February 5, 2020

Stanton A. Glantz, PhD

PMIs’ mouse study demonstrates increased morbidity and mortality in mice exposed to IQOS aerosol, and PMI’s December 20, 2019 response to FDA’s Request for Information fails to show otherwise

My colleague Michael Matthay, a Professor of Medicine, Associate Director of the UCSF Intensive Care Unit, and an expert in mouse studies submitted this public comment to FDA. The regulations.gov tracking number is 1k4-9et5-a588  and a PDF of the comment is available here.

 

PMIs’ mouse study demonstrates increased morbidity and mortality in mice exposed to IQOS aerosol, and PMI’s December 20, 2019 response to FDA’s Request for Information fails to show otherwise

 

Michael A. Matthay, MD

University of California San Francisco TCORS

 

Docket Number: FDA-2017-D-3001

 

February 3, 2020

 

            On January 24, 2020 FDA posted an amendment to Philip Morris International’s (PMI) Modified Risk Tobacco Product (MRTP) applications for its IQOS heated tobacco product.  The amendment was a December 20, 2019 summary report prepared by PMI in response to FDA’s November 20, 2019 Request for Information about PMI’s in vivo study on lung cancer tumorigenesis in A/J mice exposed to IQOS aerosol. The study showed an increase in morbidity (PMI uses the term “moribundity”) and mortality in the A/J male mice exposed to the IQOS aerosol. PMI’s summary report tried to rationalize this result by claiming that the result “was not plausibly related to the [IQOS] aerosol but rather is a strain-specific finding.”

 

            PMI argued that “the increased early moribundity/morbidity observed in the male mice exposed to high levels of [IQOS] aerosol was due to a strain-specific susceptibility in the male urogenital tract,” i.e., male A/J mice are different from their female counterparts in terms of susceptibility to impairment of the urogenital tract. PMI argued that this is most likely due to the sister x brother mating scheme in the inbred colonies their study used, and that the mortality due to congenital abnormalities in the urogenital tract of this inbred mouse strain “has limited relevance” to humans. Further, PMI argued that they could not identify putative factors in IQOS aerosol that might be responsible for this result.  However, PMI also concluded that the mechanism for this finding remains “elusive,” and that this problem did not occur in their rat studies.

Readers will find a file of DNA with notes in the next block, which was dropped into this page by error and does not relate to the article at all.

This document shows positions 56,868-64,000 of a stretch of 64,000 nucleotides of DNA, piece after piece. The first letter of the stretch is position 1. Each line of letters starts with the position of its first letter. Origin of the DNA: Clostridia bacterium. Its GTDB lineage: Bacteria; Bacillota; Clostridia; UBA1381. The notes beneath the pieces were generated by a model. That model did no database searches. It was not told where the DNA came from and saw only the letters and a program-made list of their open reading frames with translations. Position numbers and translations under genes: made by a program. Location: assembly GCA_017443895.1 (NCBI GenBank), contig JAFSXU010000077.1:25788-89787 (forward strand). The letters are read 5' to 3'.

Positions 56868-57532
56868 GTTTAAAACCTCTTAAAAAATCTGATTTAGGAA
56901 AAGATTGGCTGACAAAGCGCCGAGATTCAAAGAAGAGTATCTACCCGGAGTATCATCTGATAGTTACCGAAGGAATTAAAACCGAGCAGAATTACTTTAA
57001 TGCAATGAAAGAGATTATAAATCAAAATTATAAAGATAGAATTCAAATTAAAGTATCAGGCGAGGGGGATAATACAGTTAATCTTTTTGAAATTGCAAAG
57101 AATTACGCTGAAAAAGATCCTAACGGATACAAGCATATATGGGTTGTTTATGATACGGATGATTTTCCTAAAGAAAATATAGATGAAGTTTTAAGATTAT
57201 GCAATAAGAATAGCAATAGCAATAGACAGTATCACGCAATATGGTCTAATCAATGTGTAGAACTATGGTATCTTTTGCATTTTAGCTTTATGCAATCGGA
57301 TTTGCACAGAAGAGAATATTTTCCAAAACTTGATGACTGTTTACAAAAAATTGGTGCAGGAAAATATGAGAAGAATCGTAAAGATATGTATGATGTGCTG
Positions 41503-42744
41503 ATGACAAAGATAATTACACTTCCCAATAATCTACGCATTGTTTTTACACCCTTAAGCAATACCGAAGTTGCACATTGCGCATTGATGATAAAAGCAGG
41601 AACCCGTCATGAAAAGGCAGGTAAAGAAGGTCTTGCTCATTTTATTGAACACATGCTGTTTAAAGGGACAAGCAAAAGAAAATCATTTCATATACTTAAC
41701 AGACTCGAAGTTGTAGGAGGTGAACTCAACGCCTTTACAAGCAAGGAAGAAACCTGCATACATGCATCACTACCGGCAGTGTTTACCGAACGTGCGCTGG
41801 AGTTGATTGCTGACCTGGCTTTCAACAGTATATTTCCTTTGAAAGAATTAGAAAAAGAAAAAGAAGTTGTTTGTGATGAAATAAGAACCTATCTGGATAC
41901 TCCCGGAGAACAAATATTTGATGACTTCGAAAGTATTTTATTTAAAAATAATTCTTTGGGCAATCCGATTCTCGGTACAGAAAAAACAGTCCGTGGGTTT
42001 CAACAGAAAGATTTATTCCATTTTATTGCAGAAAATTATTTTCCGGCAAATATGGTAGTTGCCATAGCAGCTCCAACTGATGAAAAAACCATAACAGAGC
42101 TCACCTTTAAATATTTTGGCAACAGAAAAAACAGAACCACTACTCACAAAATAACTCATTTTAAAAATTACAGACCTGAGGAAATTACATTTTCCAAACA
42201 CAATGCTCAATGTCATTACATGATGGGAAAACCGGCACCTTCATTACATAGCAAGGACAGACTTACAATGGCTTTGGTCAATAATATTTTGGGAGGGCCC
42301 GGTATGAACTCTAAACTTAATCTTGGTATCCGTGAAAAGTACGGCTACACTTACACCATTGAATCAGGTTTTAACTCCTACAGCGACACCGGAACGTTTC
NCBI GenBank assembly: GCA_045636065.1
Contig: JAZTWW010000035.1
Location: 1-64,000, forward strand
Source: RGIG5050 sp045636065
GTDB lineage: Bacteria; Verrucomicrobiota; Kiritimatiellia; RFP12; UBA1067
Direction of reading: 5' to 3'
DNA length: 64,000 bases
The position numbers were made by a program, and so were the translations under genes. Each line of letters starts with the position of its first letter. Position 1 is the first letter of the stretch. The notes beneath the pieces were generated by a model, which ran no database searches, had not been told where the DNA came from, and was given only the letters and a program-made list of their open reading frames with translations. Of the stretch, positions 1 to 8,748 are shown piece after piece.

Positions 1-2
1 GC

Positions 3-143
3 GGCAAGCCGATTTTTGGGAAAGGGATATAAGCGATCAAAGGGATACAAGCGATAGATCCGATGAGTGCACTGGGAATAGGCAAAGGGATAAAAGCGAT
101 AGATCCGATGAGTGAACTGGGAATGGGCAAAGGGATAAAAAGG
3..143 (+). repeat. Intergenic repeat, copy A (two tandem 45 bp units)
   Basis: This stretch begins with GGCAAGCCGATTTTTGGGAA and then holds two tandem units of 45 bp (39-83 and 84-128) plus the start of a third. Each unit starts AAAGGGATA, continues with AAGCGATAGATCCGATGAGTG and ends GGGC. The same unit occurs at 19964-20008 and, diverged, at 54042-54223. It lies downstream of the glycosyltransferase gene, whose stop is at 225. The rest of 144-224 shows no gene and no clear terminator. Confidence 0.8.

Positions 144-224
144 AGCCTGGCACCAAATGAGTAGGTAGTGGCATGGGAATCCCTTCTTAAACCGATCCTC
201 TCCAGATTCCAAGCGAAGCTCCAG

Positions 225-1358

Despite PMI’s attempts to obscure the results of its own study, the data show that A/J male mice exposed to IQOS aerosol have a serious adverse event. 

PMI’s statement that a causal link to IQOS aerosol cannot be established contradicts their own findings in their studies. 

The hypothesized link to a problem with sister x brother inbreeding is just a hypothesis.  PMI provides no studies that prove or disprove this idea.  And even if this inbreeding contributed to the result, it would still be relevant that it occurred in the male mice exposed to IQOS aerosol.                                                         

After more than 40 years of experience conducting research using mice and publishing more than 500 research papers concerning the pathophysiology of acute lung injury and pulmonary edema, I feel qualified to say that since PMI chose the A/J mice for these studies, they have to stand by their results. 

            FDA properly flagged this problem and asked the right question.  PMI’s response is not satisfactory.  This exchange further demonstrates why FDA should deny PMI’s MRTP applications and should not allow PMI to market IQOS with MRTP claims.

Sincerely,

Jorgi0003

Michael A. Matthay MD

 

 

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